Wojciechowski’s poor performance adds to von der Leyen’s woes

EU Commission President-designate Ursula von der Leyen (C) arrives to attend the conference of Presidents of the European Parliament in Strasbourg, France, 19 September 2019. [Patrick Seeger/EPA/EFE]

If Polish Commission-nominee Janus Wojciechowski ultimately gets rejected by the European Parliament after his hearing on Tuesday (1 October), it will not be for political reasons, but simply because his performance was so disappointing.

Commission President-elect Ursula von der Leyen is already busy replacing the Romanian and Hungarian Commissioners-designate, who were rejected by the Parliament’s legal affairs committee earlier this week for issues related to conflicts of interest.

Now she may have to deal with one more rejection.

Wojciechowski also had issues with the European Anti-Fraud Office (OLAF) over his personal finances, but he risks rejection for another reason – his overall weak performance.

“The performance of the Commissioner-designate Wojciechowski was very weak,” said Herbert Dorfmann, agriculture spokesperson for the-centre right European People’s Party (EPP), the largest political group in the European Parliament.

Wojciechowski failed to provide concrete answers to many questions and some of his answers were “really strange,” Dorfmann said. The EPP group will therefore ask further clarifications before deciding its position, he added.

Indeed, Wojciechowski appeared to speak generalities and evaded tough questions on agriculture policy, pleading instead for the need of a long-term vision.

When MEPs pressed him on the ongoing reform of EU farm policy — how to make sure it remains a truly common policy that delivers for both farmers and consumers, how to make it more environmentally-friendly –, Wojciechowski only replied that he was “open to discussions” and ready to improve the legislative proposals put forward by the outgoing European Commission.

The Polish Commission nominee said and repeated that he will listen to the farmers, but MEPs weren’t impressed.

“On the CAP reform, which is on the table, he is not sure whether to go on or not. He said that he wants to change it but he did not say what he wants to change. He said he wants a long term perspective for agriculture, but we did not understand what this perspective actually is,” Dorfmann commented.

‘Second chance’

The Socialists and Democrats also expressed disappointment after the hearing.

However the group decided to give him a second chance. “We are requesting further information from the Commissioner-designate for Agriculture before we can consider the approval of his candidacy”, S&D said in a statement.

Paolo de Castro, the S&D’s coordinator in the Parliament’s Agriculture Committee, said that for the centre-left European family, the risk of re-nationalisation in the Common Agriculture Policy proposal was key.

However, he said Wojciechowski did not provide any clear strategy against this. Despite a “weak performance”, the S&D group “has decided to give him a second chance,” it said in a statement.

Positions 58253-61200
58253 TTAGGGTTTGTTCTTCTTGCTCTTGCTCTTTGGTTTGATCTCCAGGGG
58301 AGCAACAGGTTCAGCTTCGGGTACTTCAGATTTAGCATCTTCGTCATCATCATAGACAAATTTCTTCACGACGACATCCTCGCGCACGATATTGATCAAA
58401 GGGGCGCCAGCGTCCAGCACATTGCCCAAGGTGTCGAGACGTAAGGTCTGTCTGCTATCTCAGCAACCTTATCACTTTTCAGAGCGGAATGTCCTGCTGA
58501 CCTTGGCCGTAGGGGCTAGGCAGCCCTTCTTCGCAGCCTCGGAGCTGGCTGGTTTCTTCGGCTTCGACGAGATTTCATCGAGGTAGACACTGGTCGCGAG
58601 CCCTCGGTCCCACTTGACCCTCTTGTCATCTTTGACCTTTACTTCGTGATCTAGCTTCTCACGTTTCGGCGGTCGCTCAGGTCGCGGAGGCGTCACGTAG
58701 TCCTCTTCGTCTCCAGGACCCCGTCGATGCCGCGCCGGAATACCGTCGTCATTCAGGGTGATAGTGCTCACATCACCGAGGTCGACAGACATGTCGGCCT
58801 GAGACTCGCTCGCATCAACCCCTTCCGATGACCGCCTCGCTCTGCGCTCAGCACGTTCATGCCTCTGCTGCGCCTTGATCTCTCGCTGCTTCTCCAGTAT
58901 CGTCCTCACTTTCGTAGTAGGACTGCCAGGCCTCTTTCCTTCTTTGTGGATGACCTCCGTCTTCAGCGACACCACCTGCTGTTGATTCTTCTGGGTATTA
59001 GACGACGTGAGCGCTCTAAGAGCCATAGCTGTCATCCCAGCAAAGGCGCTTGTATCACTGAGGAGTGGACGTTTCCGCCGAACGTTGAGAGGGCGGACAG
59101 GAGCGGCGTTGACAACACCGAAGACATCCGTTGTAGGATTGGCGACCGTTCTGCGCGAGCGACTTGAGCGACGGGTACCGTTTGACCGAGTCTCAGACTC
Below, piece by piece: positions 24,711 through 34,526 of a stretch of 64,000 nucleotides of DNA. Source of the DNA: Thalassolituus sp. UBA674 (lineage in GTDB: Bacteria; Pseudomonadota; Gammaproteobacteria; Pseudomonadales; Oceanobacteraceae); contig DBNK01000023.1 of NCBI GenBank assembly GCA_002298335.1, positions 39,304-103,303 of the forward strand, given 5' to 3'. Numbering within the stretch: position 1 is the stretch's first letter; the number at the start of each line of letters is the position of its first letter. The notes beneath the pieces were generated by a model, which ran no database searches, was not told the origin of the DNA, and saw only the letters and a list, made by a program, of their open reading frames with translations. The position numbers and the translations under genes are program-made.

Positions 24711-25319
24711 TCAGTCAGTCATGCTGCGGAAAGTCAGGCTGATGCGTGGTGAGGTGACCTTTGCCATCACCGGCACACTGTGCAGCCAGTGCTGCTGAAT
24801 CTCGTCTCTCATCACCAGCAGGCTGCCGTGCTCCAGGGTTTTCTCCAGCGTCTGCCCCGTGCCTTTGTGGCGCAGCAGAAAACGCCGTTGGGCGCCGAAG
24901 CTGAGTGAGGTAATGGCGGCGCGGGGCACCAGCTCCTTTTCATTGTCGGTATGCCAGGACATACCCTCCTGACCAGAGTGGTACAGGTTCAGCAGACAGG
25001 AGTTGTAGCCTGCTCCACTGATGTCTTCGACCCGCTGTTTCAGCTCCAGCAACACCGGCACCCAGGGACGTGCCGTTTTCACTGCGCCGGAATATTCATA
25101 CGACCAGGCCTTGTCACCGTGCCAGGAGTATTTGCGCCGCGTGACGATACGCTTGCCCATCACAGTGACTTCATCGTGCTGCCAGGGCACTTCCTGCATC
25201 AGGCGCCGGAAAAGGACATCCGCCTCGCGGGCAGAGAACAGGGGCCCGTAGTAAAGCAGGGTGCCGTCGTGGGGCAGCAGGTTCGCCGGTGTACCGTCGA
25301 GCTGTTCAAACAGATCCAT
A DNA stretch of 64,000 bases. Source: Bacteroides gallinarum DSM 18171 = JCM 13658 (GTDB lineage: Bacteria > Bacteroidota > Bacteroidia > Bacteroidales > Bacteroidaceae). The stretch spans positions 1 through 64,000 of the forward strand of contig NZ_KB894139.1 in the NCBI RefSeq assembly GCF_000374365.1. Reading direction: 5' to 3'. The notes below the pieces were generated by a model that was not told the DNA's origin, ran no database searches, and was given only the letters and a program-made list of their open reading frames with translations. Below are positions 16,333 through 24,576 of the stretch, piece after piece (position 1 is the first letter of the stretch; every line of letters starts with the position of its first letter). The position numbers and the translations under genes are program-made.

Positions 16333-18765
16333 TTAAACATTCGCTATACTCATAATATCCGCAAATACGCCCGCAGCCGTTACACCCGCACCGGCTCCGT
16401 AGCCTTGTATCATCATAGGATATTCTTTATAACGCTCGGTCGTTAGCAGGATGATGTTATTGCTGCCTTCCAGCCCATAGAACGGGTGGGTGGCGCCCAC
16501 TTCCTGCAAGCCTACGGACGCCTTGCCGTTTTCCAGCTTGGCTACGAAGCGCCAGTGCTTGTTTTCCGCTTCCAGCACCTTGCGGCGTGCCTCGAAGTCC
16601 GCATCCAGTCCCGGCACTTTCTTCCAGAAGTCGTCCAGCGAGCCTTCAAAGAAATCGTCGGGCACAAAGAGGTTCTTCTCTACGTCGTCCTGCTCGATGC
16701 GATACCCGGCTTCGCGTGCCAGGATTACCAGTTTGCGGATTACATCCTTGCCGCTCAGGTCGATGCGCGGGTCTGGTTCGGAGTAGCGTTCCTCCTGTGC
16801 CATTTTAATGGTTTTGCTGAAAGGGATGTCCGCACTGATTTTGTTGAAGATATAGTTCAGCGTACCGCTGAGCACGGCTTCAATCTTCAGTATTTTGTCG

“We are requesting further information from the Commissioner-designate for Agriculture before we can consider the approval of his candidacy,” the S&D said.

Paolo de Castro, MEP and the S&D coordinator in the committee on Agriculture, said:

“We expected much more detailed and ambitious answers from Mr Wojciechowski today.  The risk of re-nationalisation in the Common Agriculture Policy proposal is key for us, and Mr Wojciechowski has not provided any clear strategy against this.

Members of the centrist Renew Europe Group also concluded that his performance was not satisfactory and demanded that he further elaborates his vision for future European agricultural policy – first in writing and then in a second hearing.

MEP Ulrike Müller, agriculture coordinator for Renew Europe, said: “During the hearing, the Commissioner-designate was too vague and evasive. What we need is a clear commitment to his portfolio and concrete proposals on what his agenda will look like.”

On the face of it, it may appear like MEPs have decided to adopt a tougher stance on Hungary, Romania and Poland, which all created problems for Europe with regards to the rule of law. The Parliament’s tough stance could easily be interpreted as a backlash to von der Leyen’s openings to the Visegrad countries, which was visible in the portfolio’s names and attributions.

That said, the hearings are not over yet, and some candidate from core EU countries may also come under fire, particularly France.

From what has been on display so far, it is fair to say that Poland, Hungary and Romania did not send suitable candidates. On the other hand, the Commission President-elect has the powers to reject candidates before their nominations become public.

Von der Leyen is already under fire for not having vetted Romania’s Romana Plumb and Hungary’s László Troscanyi, because their personal finance issues have been in the public domain. In theory, she could have also rejected Wojciechowski after her initial interview with him.

Meanwhile, the clock is ticking. Based on MEPs recommendations, leaders of the Parliament’s political groups will decide on 17 October if the Assembly has received sufficient information to declare the hearing process closed.

If so, the Parliament will hold a plenary vote on 23 October, in Strasbourg, on whether to approve or reject the Commission as a whole.

[Edited by Frédéric Simon]


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